“Cinema is the most beautiful fraud in the world.” – Jean-Luc Godard
Inglourious Basterds is essentially a complex and creative lie, demonstrating film’s ability to interpret and distort the truth to suit the vision of the filmmaker. This vision is of a violent revenge fantasy against the Third Reich, in which the Nazis thoroughly get what they deserved, satisfyingly dealt out by the Jews. The truth, here, is irrelevant – this is an alternate history, where cinema shapes fate, and writes a future where the heroes triumph over the villains. It’s not quite that simple, but what the film boils down to is that it allows us to see what we want to see, the version of history that victims of the regime wished was true, done up with exciting cinematic flourishes that consistently remind us of the illusion. Because it plays so fast and loose with history, this is a much more entertaining and provocative entry into the canon of WWII films than recent offerings such as Valkyrie, which strive to honor the real men that died trying to take down Hitler, and failed in their mission. This disparity poses an interesting question: does cinema have an obligation to the truth? The propaganda of Joseph Goebbels and Leni Riefenstahl play a large part in the story, again suggesting the power of cinema to distort the truth and persuade the audience of the filmmaker’s ideals. This was dangerous, because they were the only voices allowed to speak, but are Tarantino’s aims noble? By rewriting history, is an injustice served to the real memories that people carry? Or do we gain something by collectively participating in this fantasy in which the world operates by the logic of cinema?
There is no easy answer, because film is subjective and we each take away something different from the experience. There is no sacred law which decrees that film must depict the world as it is, just as any artist has the right to express himself however he chooses. Vladimir Nabokov believed that the artist held no social responsibility, and that the quality of art should not be measured by the effect it has on the interpreters. If someone is offended by Tarantino’s graphic imagery of American vigilantes scalping German soldiers, it does not lessen the quality of the film itself, which is smartly constructed in chapters consisting of long scenes of dialogue usually climaxing in violence or the expression of violent emotion. Melanie Laurent and Christoph Waltz play off each other the most deliciously in a long conversation over strudel, in which she attempts to hide her overwhelming pain at the knowledge that he killed her family four years prior, while he rambles on amiably, concealing his own darkness.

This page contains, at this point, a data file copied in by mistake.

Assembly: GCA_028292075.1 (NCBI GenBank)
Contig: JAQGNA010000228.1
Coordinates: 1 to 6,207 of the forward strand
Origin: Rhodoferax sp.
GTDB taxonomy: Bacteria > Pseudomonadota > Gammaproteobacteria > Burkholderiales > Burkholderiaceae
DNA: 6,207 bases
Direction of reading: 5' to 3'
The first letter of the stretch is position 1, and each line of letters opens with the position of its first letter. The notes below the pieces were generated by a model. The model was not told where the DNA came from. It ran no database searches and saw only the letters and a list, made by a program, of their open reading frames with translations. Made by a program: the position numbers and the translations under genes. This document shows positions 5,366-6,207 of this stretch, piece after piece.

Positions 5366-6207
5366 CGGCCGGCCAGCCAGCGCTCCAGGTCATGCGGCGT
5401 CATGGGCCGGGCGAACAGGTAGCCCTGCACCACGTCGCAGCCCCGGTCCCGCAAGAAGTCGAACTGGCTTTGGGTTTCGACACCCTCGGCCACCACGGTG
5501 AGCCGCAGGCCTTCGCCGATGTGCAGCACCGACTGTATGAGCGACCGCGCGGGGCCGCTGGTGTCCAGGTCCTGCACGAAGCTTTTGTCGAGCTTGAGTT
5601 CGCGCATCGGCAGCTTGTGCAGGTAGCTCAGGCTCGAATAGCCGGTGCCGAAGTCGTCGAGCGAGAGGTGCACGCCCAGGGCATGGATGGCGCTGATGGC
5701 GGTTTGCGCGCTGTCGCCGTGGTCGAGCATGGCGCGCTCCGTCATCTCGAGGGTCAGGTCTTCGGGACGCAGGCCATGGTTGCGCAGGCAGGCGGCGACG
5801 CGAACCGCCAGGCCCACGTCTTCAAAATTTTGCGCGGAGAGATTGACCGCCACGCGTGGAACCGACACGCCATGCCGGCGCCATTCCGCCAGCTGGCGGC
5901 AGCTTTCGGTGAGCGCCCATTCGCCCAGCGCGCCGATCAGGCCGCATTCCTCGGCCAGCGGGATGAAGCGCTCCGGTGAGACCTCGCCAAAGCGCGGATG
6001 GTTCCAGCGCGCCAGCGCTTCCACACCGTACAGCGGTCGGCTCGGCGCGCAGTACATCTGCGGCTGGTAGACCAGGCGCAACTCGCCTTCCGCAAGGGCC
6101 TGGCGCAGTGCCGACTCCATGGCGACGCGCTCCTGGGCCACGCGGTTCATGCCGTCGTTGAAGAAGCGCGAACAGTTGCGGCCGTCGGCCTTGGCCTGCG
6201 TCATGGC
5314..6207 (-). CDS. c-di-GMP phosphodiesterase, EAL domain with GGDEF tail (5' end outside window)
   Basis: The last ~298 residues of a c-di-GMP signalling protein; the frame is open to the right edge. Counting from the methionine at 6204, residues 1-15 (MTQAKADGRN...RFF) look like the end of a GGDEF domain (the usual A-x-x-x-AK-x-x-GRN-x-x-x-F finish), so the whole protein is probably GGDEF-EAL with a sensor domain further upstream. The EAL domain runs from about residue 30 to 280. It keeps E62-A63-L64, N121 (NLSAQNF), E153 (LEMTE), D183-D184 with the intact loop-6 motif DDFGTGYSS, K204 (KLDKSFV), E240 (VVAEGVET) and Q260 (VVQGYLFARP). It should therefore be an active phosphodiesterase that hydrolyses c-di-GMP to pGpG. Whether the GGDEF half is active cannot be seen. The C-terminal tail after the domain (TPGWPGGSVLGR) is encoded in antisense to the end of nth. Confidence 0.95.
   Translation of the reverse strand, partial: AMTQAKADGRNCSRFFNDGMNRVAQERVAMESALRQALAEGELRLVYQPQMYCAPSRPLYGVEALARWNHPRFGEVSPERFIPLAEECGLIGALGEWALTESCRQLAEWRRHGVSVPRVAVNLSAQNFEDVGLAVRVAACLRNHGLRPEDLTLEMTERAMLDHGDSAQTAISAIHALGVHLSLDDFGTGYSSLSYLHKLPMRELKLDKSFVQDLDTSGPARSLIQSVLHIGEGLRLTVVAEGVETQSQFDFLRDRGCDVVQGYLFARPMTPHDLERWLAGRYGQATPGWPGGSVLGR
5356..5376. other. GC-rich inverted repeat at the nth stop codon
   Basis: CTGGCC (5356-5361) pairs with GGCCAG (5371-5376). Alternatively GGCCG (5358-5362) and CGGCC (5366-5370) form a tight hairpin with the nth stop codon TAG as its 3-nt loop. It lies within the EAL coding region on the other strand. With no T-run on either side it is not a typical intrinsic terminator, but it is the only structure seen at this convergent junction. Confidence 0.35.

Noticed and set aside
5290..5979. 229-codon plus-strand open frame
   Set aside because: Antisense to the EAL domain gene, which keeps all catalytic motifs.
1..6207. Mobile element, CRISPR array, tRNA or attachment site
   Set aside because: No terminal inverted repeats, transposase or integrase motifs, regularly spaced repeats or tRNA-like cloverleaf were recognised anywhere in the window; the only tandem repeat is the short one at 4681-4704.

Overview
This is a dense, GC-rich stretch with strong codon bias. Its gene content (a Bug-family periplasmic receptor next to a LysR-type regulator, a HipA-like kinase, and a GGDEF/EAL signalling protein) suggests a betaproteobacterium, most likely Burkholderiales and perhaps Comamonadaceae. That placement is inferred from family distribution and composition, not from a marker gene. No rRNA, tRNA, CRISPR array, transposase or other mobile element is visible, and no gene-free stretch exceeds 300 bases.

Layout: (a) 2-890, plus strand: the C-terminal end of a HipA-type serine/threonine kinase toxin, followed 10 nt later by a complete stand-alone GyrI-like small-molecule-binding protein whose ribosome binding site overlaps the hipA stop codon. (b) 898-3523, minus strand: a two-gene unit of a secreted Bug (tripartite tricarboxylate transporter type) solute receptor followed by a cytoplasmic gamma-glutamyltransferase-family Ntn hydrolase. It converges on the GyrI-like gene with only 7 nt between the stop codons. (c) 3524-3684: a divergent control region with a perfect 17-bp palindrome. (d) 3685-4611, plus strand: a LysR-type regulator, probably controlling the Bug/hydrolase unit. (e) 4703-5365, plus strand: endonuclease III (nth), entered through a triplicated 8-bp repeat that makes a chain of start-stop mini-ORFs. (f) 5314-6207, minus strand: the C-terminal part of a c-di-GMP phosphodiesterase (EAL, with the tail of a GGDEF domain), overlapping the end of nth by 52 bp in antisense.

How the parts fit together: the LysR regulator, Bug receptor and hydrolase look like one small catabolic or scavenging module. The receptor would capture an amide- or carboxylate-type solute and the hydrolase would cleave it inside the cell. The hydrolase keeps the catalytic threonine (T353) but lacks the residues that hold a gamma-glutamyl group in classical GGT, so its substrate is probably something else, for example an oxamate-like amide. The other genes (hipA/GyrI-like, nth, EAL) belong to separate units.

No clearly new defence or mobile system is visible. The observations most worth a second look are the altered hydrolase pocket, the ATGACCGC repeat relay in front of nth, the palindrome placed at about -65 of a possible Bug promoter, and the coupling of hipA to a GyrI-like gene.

Waltz as Hans Landa, head of the SS, is the film’s revelation. Deemed “The Jew Hunter” by the Allied media, he is cunning and ruthless, yet perfectly elegant. He speaks perfect German, English, French, and Italian. He speaks enthusiastically, collecting linguistic oddities, delighting in small details, such as delicious milk or a fashionable shoe. Yet he is a complete mystery, giving alternate opinions on his unofficial title, never revealing how he truly feels. The truth, of course, is irrelevant. It is the illusion that matters. Both the writing and the performance are masterful sleights of hand, revealing the ability of cinema to create a perfect fake, while the explosive finale of the film hints at cinema’s ability to destroy, both literally and figuratively, as the dissenting voice of the artist can create social and political change. Inglourious Basterds perhaps suffers from this emphasis on artifice, as it feels a bit hollow, like a grand spectacle without real humanity. Yet this unique approach to a tired subject brings out fresh themes and ideas, and the end result is gloriously entertaining.